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Central Park Five Civil Suit
On April 19, 1989 a group of five black and Latino teenagers were arrested and convicted for the brutal rape of a white female jogger in Central Park, New York City. It was one of the highest profile criminal cases in the city. A New York court overturned the convictions of the five teenagers after a serial rapist confessed to the crimes. By the time of this confession, the five defendants had already served sentences of between 7 and 13 years. Now, the City of New York is refusing to settle a $250 million decade-long federal civil rights suit brought by the defendants. Attorney Roger Wareham talks more about the case and the Ken Burns documentary on the Central Park Five that could provide footage for the federal civil lawsuit.
Attorney Roger Wareham:
- I’m part of a team of lawyers among five firms that represent the five defendants.
- The victim of the attack almost died. She lost 75 percent of the blood in her body that night.
- The police at some point arrested 30 youths who had allegedly been in the park earlier that night. Some of them were charged with attacking people jogging in the park.
- Most of them had been released; these five were in custody.
- Maybe four or five hours after they were arrested the police received word of this woman who was near death.
- So they held these five children for questioning which basically became an interrogation, which basically became a coerced false confession where each one of them implicated the other ones in the rape and attack of this woman–even though none of them knew each other or what actually happened because they didn’t do it, they just wanted to go home.
- By the time the parents became part of the process, the false statements had already been elicited.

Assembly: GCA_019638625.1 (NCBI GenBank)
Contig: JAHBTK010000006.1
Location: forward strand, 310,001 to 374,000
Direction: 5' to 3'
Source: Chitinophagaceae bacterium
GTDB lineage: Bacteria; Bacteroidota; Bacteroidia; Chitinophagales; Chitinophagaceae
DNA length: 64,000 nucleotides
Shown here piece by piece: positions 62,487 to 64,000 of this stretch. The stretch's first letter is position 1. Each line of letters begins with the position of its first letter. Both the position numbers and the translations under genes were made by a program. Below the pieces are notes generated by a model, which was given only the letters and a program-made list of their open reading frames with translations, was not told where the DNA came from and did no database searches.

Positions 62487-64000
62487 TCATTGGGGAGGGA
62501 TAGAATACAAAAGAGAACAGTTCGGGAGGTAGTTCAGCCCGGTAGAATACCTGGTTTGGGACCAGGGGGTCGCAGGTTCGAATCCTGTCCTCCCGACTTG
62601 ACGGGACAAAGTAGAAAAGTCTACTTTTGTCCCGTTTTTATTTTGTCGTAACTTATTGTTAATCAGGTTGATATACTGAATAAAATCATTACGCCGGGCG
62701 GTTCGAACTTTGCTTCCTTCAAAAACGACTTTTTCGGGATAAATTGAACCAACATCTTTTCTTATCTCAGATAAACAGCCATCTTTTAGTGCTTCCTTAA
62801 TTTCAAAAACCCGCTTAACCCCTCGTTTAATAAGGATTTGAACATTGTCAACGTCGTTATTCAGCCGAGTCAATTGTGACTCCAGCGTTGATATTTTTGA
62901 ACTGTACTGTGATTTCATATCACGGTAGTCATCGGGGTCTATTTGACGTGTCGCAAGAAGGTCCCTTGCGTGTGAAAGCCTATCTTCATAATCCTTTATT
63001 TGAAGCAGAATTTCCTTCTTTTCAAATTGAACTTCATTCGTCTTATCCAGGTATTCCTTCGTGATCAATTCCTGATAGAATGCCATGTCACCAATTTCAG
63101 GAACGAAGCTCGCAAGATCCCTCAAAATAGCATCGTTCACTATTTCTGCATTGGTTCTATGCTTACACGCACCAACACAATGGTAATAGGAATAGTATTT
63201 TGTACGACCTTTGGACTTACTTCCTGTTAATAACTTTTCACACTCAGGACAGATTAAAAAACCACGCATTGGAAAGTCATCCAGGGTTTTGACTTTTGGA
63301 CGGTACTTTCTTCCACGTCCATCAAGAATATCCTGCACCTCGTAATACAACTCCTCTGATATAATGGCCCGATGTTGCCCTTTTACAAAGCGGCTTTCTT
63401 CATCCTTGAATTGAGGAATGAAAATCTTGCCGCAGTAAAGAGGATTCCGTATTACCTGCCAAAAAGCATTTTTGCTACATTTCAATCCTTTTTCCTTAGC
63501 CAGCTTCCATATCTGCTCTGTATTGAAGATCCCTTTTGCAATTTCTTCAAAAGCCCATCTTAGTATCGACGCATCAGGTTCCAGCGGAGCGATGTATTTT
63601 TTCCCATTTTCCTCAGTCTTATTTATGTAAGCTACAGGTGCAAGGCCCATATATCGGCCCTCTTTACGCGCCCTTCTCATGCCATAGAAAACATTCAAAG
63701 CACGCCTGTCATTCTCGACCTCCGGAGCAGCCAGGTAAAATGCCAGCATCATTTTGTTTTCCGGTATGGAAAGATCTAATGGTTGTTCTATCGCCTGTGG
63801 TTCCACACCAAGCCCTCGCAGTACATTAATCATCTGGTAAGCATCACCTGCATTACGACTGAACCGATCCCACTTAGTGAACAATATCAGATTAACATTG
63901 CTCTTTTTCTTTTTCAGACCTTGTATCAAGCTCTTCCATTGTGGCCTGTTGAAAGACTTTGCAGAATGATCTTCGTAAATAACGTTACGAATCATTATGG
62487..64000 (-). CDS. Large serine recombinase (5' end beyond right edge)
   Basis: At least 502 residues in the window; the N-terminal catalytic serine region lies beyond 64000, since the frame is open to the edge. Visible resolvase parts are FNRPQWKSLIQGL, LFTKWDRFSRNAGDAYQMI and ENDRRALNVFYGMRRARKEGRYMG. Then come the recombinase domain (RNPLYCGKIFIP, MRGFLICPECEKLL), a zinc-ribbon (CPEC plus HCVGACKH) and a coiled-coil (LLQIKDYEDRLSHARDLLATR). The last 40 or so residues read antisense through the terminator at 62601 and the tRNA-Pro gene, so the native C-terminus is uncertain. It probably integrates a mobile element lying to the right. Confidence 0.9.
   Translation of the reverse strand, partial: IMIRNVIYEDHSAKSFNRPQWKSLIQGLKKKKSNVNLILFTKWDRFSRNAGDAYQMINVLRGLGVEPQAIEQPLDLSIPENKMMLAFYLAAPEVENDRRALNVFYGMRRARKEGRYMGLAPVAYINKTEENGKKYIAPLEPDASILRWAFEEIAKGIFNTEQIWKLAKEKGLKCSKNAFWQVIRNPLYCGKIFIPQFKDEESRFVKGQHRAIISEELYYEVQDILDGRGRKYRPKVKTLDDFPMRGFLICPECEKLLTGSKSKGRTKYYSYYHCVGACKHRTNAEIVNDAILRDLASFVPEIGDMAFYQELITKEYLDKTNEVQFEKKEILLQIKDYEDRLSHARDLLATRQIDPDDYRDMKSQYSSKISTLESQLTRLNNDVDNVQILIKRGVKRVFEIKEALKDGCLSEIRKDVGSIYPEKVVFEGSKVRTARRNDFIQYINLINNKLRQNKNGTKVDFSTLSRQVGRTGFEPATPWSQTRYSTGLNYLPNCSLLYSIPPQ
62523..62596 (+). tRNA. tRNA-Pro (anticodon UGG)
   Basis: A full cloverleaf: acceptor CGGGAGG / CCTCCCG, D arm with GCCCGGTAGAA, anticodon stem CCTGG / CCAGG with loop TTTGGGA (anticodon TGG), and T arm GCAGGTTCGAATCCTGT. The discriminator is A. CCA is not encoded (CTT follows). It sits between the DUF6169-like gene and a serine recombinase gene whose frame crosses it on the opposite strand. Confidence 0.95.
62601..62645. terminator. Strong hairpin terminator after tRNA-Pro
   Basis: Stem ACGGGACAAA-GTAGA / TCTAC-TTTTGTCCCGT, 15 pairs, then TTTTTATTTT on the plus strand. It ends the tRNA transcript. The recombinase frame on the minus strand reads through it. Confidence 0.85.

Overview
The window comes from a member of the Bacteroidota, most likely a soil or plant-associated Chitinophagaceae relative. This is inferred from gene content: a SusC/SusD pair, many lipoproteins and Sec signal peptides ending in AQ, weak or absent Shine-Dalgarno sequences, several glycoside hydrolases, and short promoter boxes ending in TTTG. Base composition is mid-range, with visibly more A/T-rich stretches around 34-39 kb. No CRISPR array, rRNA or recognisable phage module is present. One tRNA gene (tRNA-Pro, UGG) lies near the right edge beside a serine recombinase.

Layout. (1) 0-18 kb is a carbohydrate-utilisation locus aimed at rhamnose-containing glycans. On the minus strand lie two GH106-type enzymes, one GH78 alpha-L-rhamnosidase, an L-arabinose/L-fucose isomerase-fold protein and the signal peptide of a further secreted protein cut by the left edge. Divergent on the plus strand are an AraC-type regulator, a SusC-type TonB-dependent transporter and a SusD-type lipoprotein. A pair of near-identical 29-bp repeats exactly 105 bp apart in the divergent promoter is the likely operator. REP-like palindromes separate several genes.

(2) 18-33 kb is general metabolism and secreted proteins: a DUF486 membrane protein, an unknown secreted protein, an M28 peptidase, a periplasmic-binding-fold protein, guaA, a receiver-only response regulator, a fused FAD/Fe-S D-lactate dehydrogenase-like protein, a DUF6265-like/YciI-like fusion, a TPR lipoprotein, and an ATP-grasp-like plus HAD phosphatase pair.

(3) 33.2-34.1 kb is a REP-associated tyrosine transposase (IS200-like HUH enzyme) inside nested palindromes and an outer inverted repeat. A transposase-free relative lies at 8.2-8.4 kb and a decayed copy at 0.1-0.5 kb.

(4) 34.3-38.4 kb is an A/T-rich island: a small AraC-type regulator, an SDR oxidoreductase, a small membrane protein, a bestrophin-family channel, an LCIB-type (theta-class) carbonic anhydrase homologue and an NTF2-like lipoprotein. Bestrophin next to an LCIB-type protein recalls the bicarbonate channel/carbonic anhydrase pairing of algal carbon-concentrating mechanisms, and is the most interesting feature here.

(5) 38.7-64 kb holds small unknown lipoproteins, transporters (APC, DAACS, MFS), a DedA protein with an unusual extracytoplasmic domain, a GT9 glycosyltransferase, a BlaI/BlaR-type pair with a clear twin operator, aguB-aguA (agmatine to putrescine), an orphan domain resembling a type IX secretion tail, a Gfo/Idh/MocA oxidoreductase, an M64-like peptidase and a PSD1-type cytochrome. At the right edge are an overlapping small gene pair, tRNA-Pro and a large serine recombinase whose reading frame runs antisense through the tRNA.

- Especially when a black man is a accused of raping a white woman, logic, justice, objectivity, evidence goes out the window and there’s a presumption of guilt.
- They went to trial and were convicted even though there was no forensic evidence.
- Once they were released from prison they had to register as sexual predators.
- Thirteen years after their conviction, the person who actually committed the crime came forward and admitted he’d done it.
- He was arrested after a failed attempt at a rape. There was an M.O. that he employed with the rapes that he conducted.
- I’m part of a political organization called the December 12 Movement.
- Manhattan’s District Attorney’s office had done a very thorough investigation and this is the same office that had prosecuted them.
- They put forth a really damning affirmation in support of our motion basically admitting they had prosecuted the wrong people, errors had been made. It was clear that the one and only perpetrator was Mateas Raes and they were not going to retry the case.
- Their convictions were overturned 10 years ago, in December 2002.
- Why hasn’t it been settled? You look to Police Commissioner Kelly, who endorsed the report.
- Subpoenaing the outtakes is a reflection of their desperation. See, they know the truth. They’re floundering around looking for different straws to grab at.
Guest – Attorney Roger Wareham has been a lawyer and political activist for over four decades. He is a member of the December 12th Movement, an organization of African people which organizes in the Black and Latino community around human rights violations, particularly police terror. Wareham is also the International Secretary-General of the International Association Against Torture (AICT), a non-governmental organization that has consultative status before the United Nations. Since 1989, he has annually presented evidence of human rights violations facing people of color in the United States and other parts of the world at assemblies of the United Nations’ Human Rights Council (formerly the Commission on Human Rights) and its other bodies that meet in Geneva, Switzerland. His work was instrumental in having Mr. Maurice Glele, the U.N. Special Rapporteur on Racism, Racial Discrimination, Xenophobia and Related Intolerance, conduct the first U.N. investigation of the United States in history. Roger Wareham was an active organizer of and participant in the United Nations’ World Conference Against Racism held from August 30-September 7, 2001 in Durban, South Africa.